In commemoration of National Doctors’ Day and Physicians Week, I’d like to recognize some of the most honorable specialists in medicine – geriatricians and palliative care physicians – for the critical role they play in helping people age and die with grace and dignity.
My gratitude for the role they play is especially poignant this week as, after a very long battle with frontal temporal lobe dementia, my mother passed away two weeks ago. These physicians and hospice nurses provided compassionate and competent care that allowed my mother to pass at home in comfort and with dignity until her last breath.
Chronic illness takes a significant toll on the spouse and family caregivers. I witnessed the grace, compassion, and concern with which her doctors and nurses cared not only for my mother, but also for the surrounding family. They truly understand that illness impacts the whole family and have an approach that treats people as whole human beings, not diseased and fragmented body parts.
Whereas so many care teams struggle with fragmented communication, my mother’s care team exemplified what it means to be a connected one that understands not only the physical issues of the patient, but also the emotional and spiritual needs and fatigue the family encounters with a chronic illness like dementia. They strived to address our challenges and to support us.
A well-known healthcare industry analyst 10 years ago predicted the future of healthcare would be a real-time health system. In a presentation I attended recently he said that the future of healthcare 10 years from now will be connected care teams – connected with each other, and with patients and their families. At Agrace Hospital, I was delighted to see the nurses at my mother’s bedside communicating with the Vocera® Badges they wore around their necks. When I asked one nurse, “How do you like that technology?” she said, “I can’t live without it.”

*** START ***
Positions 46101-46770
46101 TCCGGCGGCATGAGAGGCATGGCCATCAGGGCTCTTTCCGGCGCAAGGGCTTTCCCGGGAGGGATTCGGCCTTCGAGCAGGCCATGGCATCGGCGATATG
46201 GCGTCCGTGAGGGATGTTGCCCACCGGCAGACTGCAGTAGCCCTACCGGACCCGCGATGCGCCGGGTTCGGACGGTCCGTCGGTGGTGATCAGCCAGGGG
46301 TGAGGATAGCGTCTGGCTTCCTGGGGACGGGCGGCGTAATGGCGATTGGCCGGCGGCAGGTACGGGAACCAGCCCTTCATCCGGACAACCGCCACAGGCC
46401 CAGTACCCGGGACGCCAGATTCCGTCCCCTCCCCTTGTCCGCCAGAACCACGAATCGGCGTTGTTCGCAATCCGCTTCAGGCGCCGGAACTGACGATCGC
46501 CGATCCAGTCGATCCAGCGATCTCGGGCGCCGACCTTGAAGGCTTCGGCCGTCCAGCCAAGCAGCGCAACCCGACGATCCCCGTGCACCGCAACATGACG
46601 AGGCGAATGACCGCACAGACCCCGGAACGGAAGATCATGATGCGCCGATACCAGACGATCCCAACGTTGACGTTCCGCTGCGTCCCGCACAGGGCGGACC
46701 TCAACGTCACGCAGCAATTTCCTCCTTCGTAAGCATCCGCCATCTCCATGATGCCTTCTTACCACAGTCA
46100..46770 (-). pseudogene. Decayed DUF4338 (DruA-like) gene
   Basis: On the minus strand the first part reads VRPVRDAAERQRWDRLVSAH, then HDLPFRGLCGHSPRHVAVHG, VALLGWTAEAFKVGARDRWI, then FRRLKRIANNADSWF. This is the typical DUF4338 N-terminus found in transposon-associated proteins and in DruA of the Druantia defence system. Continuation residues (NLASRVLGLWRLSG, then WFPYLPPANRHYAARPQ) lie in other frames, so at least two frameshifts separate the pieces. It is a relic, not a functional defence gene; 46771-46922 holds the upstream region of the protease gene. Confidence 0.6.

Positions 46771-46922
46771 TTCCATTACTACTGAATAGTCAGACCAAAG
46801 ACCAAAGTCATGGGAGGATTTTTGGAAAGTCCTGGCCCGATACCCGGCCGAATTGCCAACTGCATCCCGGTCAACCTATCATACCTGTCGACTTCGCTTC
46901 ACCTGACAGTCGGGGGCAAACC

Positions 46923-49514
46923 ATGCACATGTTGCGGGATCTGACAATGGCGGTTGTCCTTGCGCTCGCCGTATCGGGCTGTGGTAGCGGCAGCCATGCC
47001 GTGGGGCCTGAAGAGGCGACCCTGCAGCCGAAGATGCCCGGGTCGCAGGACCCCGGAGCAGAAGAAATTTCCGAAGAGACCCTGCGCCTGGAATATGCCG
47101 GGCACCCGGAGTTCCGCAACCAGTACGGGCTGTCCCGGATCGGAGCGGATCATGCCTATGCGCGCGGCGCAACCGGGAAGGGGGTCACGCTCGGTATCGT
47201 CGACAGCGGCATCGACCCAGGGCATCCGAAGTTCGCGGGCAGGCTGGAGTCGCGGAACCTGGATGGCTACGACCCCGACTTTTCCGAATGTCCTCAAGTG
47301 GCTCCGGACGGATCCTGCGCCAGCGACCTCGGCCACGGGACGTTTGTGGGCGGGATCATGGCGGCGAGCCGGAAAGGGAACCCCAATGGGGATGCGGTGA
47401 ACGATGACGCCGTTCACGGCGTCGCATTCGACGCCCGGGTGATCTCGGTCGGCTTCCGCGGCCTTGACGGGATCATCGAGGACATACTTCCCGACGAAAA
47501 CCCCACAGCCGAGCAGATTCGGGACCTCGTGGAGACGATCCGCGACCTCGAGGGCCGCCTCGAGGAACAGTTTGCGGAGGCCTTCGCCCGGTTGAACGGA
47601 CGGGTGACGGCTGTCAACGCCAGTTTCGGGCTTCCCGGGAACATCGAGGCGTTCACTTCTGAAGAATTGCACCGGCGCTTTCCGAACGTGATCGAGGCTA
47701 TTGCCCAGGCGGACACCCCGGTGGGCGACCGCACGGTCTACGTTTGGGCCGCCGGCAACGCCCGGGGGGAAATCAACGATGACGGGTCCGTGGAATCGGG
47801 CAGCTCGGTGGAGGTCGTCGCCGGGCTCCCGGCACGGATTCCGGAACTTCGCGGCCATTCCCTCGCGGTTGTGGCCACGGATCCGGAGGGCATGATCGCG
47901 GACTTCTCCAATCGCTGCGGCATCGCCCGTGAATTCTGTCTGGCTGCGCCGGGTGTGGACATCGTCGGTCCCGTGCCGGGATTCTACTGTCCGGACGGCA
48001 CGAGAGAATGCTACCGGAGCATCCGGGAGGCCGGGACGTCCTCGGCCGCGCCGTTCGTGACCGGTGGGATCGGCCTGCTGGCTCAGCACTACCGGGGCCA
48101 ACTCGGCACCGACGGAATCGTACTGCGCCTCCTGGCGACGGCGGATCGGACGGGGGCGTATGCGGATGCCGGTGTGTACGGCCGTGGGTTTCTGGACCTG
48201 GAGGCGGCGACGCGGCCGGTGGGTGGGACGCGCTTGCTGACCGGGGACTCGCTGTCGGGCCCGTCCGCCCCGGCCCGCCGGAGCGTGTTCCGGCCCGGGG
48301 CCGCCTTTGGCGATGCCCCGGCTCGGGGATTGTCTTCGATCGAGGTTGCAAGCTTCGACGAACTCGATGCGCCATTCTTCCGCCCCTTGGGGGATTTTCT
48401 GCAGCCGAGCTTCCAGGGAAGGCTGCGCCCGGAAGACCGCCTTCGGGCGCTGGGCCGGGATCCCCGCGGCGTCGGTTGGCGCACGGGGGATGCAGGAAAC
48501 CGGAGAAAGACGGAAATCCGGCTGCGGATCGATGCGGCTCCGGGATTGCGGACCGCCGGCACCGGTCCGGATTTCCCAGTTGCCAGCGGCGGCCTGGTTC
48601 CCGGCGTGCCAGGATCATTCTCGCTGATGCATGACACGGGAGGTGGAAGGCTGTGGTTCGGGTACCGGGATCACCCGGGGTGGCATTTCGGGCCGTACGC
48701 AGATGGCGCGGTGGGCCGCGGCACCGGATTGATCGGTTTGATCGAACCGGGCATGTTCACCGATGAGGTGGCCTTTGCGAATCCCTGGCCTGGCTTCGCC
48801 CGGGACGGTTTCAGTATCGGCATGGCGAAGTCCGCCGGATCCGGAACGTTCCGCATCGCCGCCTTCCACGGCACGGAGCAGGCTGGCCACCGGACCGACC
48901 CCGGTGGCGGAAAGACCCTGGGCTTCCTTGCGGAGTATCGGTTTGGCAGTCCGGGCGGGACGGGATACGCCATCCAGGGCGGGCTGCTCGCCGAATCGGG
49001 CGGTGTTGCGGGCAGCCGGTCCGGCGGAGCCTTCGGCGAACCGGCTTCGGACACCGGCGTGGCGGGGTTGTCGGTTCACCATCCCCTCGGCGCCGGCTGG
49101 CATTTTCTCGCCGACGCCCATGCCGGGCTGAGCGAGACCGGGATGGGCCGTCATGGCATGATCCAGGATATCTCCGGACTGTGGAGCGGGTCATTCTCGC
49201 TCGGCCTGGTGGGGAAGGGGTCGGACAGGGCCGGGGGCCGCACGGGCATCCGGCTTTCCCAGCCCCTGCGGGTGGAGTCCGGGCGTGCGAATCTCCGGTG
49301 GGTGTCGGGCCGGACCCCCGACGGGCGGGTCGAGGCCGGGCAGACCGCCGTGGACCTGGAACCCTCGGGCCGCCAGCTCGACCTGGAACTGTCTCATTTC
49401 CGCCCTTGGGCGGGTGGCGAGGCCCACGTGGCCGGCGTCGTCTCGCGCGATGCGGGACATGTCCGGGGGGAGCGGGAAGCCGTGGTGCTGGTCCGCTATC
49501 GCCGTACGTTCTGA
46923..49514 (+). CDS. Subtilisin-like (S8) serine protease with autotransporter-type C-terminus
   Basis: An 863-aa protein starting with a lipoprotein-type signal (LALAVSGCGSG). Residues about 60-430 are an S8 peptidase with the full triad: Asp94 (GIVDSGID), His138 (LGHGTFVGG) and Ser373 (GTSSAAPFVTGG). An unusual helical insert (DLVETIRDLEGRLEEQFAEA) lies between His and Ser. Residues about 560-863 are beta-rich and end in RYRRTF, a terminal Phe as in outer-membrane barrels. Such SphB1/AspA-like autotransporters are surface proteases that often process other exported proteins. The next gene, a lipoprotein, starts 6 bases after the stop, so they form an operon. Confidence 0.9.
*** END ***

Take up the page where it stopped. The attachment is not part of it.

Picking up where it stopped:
Witnessing how my mother aged and died with grace has ignited in me a new passion for the role of technology in enabling grace at the end of life by connecting care teams in a more meaningful way by the power of the human voice. We can ease the suffering of humanity at times like this if we allow care teams to readily talk with each other about the patient’s care.
I’d like to express gratitude to the physicians and the nurses, Joan and Maggie, who cared for my mom at home; and those from Agrace Hospice Center in Madison, Wisconsin, who provided care for her there and at home. My father’s geriatrician in Madison, Dr. George Gay, played a critical role in supporting my father on this long journey, enabling him to stay strong to care for my mother at home. Our only regret is that he is now retired! Hopefully this blog will inspire young medical students to consider specializing in palliative care or geriatric medicine. It is a noble profession.
If you are interested in a conversation about enabling a stronger connected care team community, especially around how people live and die at the end of life, I welcome you to contact me on LinkedIn and on Twitter @drbridgetduffy.